â€œWe have some standards, but the implementation and promotion will have to take some time,â€ she said, noting that there are over 200 different kinds of plastic and rubber machines. â€œThe industry developed quite late and quite rapidly... We have not yet formed a complete system of safety standards in China.â€
Improving the safety of its equipment, including in plastics, is an important goal for China, she said, noting that one challenge is that many of the plastic and rubber machines use components from overseas and many people do not fully understand those parts.
Since 2006, China has developed 13 national standards for plastics and rubber equipment, including in injection molding and extrusion, but still lacks standards in some areas with significant hazards, such as plastic waste processing equipment, Xia said.
The honorary president of the Beijing-based China Plastics Processing Industry Association, Liao Zhengpin, told the seminar that safety in some Chinese factories is not up to world standards, but he predicted that rising labor costs and labor shortages in China will force more emphasis on industrial safety.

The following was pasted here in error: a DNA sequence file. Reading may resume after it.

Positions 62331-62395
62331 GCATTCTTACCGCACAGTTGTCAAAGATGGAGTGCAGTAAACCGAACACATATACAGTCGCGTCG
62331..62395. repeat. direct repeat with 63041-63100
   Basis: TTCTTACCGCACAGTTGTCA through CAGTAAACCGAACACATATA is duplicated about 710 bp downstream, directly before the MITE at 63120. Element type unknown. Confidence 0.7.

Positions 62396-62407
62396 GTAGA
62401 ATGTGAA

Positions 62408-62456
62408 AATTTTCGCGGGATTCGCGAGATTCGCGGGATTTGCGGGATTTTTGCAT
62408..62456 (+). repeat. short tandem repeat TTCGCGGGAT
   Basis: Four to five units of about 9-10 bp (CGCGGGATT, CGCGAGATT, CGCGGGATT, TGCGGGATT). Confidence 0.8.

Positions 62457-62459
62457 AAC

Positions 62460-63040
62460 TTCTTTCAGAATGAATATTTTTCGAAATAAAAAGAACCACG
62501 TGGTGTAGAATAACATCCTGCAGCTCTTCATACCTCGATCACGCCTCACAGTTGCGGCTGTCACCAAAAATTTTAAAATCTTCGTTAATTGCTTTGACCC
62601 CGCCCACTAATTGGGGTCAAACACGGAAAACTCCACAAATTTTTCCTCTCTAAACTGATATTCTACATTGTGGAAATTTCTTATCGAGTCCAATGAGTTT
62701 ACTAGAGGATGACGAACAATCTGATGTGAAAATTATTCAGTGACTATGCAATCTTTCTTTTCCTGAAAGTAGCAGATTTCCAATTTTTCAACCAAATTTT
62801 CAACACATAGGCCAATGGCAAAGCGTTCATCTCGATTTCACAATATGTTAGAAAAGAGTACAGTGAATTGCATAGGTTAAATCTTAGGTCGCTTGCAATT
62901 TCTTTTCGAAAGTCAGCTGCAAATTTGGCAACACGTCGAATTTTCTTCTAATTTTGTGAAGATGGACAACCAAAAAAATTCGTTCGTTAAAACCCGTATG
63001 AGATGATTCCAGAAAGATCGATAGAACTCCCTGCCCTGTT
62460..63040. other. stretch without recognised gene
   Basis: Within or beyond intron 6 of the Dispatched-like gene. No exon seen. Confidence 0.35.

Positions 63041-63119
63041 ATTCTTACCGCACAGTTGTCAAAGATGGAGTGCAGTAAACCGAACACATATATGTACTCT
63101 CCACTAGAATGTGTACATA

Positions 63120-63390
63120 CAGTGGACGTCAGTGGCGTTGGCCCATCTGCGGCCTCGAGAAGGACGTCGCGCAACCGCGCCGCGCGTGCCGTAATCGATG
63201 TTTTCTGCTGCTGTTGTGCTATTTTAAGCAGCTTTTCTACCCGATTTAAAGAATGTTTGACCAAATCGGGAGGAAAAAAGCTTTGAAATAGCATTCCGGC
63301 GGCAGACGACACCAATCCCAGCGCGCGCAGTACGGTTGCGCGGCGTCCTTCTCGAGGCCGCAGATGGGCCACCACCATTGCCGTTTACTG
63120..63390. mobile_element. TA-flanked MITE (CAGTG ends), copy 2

â€œWe try our best to take relevant measures to improve our standards,â€ Liao said. â€œWe are fully aware of the gap with other countries.â€
Both Xia and Celata, who is chairman of the European Committee for Standardisation for Plastics and Rubber Machinery, known as CEN/TC 145, said the Chinese and European organisations want to work closely together to create a harmonised safety standard.
Celata told the seminar that he believed Chinese equipment is getting safer: â€œI know the Chinese progress is so fast in the last few years that I am sure that in terms of safety this problem will be solved.â€
â€œI know the Chinese authorities are very sensible about safety,â€ he said. â€œI hope the standardisation and the inspections of the health and safety authorities here [in China] will help the Chinese producers understand they cannot produce two types of machines, one for Europe, very safe, and one unsafe, for the Chinese market.â€
â€œThe future is one safe machine for everyone worldwide,â€ he said.